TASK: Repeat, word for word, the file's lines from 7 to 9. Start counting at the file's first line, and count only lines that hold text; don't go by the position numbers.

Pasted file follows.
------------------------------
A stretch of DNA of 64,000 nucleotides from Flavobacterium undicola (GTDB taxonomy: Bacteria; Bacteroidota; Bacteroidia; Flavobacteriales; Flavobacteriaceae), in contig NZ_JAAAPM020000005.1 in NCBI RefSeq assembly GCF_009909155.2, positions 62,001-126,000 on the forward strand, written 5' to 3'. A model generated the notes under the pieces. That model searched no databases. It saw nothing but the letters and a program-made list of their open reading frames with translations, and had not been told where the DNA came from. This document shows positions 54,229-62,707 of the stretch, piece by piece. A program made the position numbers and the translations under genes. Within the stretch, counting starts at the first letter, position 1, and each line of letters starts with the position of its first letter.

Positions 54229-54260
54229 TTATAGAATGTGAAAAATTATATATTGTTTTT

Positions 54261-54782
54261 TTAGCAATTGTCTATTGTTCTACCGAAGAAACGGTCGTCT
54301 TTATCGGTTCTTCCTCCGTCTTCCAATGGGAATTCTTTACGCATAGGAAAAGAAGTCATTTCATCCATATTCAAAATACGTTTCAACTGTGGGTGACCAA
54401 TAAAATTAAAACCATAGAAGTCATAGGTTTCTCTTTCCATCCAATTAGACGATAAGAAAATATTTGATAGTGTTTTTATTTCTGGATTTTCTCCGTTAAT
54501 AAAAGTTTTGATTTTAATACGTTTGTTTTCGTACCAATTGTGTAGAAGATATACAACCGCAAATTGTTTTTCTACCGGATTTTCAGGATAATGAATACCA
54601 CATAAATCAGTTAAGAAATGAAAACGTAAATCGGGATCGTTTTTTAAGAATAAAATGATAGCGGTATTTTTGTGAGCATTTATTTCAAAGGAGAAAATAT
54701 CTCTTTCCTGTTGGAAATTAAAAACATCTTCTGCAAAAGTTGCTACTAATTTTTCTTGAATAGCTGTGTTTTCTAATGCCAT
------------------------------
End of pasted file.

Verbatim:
54401 TAAAATTAAAACCATAGAAGTCATAGGTTTCTCTTTCCATCCAATTAGACGATAAGAAAATATTTGATAGTGTTTTTATTTCTGGATTTTCTCCGTTAAT
54501 AAAAGTTTTGATTTTAATACGTTTGTTTTCGTACCAATTGTGTAGAAGATATACAACCGCAAATTGTTTTTCTACCGGATTTTCAGGATAATGAATACCA
54601 CATAAATCAGTTAAGAAATGAAAACGTAAATCGGGATCGTTTTTTAAGAATAAAATGATAGCGGTATTTTTGTGAGCATTTATTTCAAAGGAGAAAATAT